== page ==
The Department of Energy is once again investing big money on future trucking technology. It recently announced an $80 million investment in SuperTruckII. The goal of this program is to increase freight efficiency.
The first SuperTruck initiative featured four teams that demonstrated gains from aerodynamic devices, low rolling resistance tires, engines, waste heat recovery and highly efficient combustion engines.
In announcing this latest initiative, DOE’s deputy assistant secretary of transportation, Reuben Sarkar, said, “Our goal is that the technologies in SuperTruckII will continue to push the boundaries and pay particular close attention to what’s cost-effective in the marketplace.”
Let’s hope that those involved in SuperTruckII find ways to make trucks more efficient. But while they are working on that outcome, we should do more than just sit back and wait.
As an industry we need to be addressing spec’ing vehicles for the loads they will be carrying and roads they will be traveling on, to training drivers on how to operate their vehicles in a manner that gets the most out of a gallon of fuel, to keeping trucks well maintained so that they will operate at peak efficiency. While skipping a PM service may appear to save a bit of time and money, the truth is, it will cost you in the long run.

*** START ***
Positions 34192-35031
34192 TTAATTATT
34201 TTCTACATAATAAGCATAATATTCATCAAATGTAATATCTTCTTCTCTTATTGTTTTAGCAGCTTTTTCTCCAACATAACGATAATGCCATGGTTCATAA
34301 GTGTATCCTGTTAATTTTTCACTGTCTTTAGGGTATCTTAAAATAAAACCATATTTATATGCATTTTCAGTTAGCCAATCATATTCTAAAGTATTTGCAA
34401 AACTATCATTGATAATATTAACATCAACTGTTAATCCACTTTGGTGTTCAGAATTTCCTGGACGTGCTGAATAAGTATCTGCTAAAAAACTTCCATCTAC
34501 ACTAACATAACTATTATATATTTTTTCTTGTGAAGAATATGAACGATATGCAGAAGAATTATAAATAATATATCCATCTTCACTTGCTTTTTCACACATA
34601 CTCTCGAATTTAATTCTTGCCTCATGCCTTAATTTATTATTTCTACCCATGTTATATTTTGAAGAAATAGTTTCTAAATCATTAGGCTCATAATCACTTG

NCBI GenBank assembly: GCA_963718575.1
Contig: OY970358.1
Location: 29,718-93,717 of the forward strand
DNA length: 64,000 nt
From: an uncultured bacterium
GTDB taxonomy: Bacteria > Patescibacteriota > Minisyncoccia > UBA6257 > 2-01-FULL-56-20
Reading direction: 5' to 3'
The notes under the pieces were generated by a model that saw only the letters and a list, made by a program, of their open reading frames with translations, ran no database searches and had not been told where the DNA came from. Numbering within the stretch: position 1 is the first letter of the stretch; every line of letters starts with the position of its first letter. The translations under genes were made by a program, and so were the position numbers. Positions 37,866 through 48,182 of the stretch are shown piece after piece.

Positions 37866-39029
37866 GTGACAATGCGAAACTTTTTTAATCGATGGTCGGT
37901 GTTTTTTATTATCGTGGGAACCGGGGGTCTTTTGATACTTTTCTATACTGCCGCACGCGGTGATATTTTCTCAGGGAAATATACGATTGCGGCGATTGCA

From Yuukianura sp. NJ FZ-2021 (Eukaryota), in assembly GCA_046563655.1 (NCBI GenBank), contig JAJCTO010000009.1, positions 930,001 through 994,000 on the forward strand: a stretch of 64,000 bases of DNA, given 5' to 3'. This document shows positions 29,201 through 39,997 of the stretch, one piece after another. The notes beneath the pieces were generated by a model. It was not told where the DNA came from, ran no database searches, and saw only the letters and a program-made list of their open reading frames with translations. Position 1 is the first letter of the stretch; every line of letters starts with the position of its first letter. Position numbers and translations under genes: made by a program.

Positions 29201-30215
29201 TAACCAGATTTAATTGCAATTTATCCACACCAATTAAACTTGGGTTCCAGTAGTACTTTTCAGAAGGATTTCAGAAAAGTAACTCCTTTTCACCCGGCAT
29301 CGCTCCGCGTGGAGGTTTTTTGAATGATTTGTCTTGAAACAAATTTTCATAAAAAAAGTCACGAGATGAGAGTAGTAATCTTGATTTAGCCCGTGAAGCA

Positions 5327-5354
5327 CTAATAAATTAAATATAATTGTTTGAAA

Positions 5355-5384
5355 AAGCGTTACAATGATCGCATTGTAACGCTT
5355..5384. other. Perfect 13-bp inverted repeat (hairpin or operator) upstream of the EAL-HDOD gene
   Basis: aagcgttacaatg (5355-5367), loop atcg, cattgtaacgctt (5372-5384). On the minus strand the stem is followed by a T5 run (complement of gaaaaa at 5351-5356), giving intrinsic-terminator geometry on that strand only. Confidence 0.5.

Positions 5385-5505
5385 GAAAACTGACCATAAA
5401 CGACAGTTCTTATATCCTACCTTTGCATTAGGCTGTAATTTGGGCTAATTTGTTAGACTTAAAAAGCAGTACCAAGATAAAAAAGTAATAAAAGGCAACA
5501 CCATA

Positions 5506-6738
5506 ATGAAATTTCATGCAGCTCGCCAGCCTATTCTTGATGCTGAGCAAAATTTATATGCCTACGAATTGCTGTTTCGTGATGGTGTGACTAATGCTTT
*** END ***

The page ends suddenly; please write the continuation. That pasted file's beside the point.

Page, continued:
What I would like to see happening with some of the savings fleets are seeing as a result of technology improvements — and are likely to continue to see as a result of efforts like SuperTruckII — is an increased investment in maintenance. This could involve hiring more techs, investing in maintenance management software, buying laptops or other technology that allows PMIs to be completed electronically, adding maintenance bays, and investing in mobile maintenance trucks.
While we wait for the next big breakthrough in fuel efficiency from programs like SuperTruckII, there are a myriad of ways we can bolster our maintenance efforts to keep trucks on the road and maximize their fuel efficiency.